I’m thankful to have closed out 2017 with an autumn of publications, encouraging news, and lots of literary events to look forward to in 2018.
I spent the first half of 2017 writing and revising a new full-length manuscript of resistance poems titled “The Tongue of Narcissus.” Since then, I’ve continued to polish the manuscript and slide in occasional new poems. I’ve found wonderful homes for seven of those poems in Rise Up Review, Nasty Women Poets: An Unapologetic Anthology of Subversive Verse, Heavy Feather Review, and, most recently, Green Linden. Three more are slated for publicaton in Moon City Review next spring. And in November, I got amazing news: the manuscript is a finalist for the Brittingham and Felix Pollak Prizes at the University of Wisconsin Press! I’ll need to hold my breath until mid-February, possibly, to hear the results. (Deep inhale with fingers crossed!)
In addition, 2017 was a year of progress for “Wild-Caught Gods,” the full-length manuscript I’ve been working on for 10 years now. I put it through two more revisions, one during the summer and another last month, to implement lessons I learned from the process of assembling my new manuscript. As a collection of persona poems, “Wild-Caught Gods” needed more glue to pull together its multi-vocal distress cries about ecological crisis, epistemic anxiety, and what I call my “toxic patriarchy” critiques of monotheism. As you can guess from this description, it also needed more humor! So I added in my weird, sarcastic-voiced poems using scientific lexicons to leaven and punctuate the seriousness. Poems from this manuscript found good homes in Water~Stone Review, Bracken, Clover, and Washington 129: Poets of Washington, edited by State Poet Laureate Tod Marshall. Amanda Bubble had an especially good autumn, with two poems in her voice appearing in Bellingham Review, and five poems in Muse / A Journal, including the very first Amanda Bubble poem I wrote: “When Your Name Is Amanda Bubble, You Don’t Get to Cry at the Bar.” I’m thrilled that Muse /A Journal Editor Greg Murray has nominated “Amanda Bubble Pines for a God to Call Her Own” for a Pushcart Prize! To cap it off, the manuscript was a finalist for the Moon City Poetry Prize at Moon City Press. It didn’t win, but knowing it advanced so far through the selection process energized me to continue to hone it.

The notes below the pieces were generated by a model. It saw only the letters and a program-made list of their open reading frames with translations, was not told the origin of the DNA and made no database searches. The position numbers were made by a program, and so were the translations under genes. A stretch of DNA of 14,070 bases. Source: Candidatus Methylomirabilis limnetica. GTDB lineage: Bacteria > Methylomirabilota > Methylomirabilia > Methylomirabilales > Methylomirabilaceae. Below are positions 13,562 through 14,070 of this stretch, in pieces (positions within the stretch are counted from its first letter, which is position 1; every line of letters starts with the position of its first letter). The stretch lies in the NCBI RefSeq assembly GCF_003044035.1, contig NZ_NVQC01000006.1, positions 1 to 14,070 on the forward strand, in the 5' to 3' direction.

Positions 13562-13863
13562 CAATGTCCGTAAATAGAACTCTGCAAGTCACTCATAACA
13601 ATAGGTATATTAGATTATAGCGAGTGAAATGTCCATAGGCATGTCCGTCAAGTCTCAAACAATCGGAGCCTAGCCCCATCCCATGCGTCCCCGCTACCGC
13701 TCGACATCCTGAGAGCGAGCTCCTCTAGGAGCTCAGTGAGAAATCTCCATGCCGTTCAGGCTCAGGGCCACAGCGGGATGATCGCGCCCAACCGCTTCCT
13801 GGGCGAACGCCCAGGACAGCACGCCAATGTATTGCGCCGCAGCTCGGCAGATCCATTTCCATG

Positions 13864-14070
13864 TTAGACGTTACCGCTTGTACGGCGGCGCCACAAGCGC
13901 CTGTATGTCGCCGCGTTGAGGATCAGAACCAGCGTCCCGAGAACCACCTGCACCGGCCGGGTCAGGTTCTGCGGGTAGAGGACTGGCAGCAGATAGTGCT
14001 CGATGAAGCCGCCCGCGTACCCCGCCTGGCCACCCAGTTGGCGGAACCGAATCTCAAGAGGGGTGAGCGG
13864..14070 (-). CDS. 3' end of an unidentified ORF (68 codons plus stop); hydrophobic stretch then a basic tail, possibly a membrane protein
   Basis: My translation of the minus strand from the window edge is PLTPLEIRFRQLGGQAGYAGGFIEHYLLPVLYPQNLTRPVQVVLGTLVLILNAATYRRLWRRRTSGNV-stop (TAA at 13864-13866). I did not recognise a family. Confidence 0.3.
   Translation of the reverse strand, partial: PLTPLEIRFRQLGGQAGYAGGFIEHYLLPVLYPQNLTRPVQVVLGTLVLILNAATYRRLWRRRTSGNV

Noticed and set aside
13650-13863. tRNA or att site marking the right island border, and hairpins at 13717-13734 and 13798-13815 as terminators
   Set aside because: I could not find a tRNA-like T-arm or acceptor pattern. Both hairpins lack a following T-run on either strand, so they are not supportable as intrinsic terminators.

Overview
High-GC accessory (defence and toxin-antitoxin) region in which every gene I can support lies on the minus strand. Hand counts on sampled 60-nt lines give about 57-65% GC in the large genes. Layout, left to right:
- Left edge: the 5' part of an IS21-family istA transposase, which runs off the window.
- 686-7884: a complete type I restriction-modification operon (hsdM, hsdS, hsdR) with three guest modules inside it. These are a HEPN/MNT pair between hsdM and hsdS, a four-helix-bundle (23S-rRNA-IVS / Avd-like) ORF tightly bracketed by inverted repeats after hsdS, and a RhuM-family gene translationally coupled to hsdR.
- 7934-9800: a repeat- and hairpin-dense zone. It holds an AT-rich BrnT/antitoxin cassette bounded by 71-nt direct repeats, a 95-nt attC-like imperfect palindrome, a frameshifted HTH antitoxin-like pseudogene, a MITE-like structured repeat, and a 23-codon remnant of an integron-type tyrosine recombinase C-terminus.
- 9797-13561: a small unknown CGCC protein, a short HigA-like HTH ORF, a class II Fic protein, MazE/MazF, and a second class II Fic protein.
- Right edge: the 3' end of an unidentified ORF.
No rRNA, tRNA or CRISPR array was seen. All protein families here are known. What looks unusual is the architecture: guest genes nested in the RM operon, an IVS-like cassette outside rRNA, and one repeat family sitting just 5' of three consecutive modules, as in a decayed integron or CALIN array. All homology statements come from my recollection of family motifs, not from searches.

I deeply appreciate the work of all these editors, who do so much to support the writers they publish and nurture the communities they create around their presses and journals.
I tried for other ambitious goals last year. I applied for a writing residency in Brora, Scotland, and was named a finalist. I submitted a lyric essay to The Gulf Coast Prize for Nonfiction and received an honorable mention. My review of Cecily Parks’s anthology The Echoing Green: Poems of Fields, Meadows, and Grasses was published in Terrain.org. Successes (and exciting near-misses) like these have given me great encouragement to aim high with my writing.
In the coming year, I have exciting plans to share. This month, I’m racing toward a deadline on a creative-nonfiction book proposal and partial manuscript for a collection of essays dealing with mental health, motherhood, ecological crisis, theology, and walking. I’ve submitted presentation and workshop proposals for a spring literary festival, and plans are in the works for readings in Duvall and Tacoma.
Also this winter, I’m doing group readings of Nasty Women Poets: An Unapologetic Anthology of Subversive Verse (Edited by Grace Bauer and Julie Kane, Lost Horse Press, 2017) in Bellingham, Redmond, and Seattle. Whatcom County friends: please join Carolyne Wright, Jessica Lee, Susan J. Erickson, and me on Sunday, January 14, 4:00 p.m. at Village Books in Fairhaven for the anthology’s western Washington launch!
May the year ahead grace you with all good things,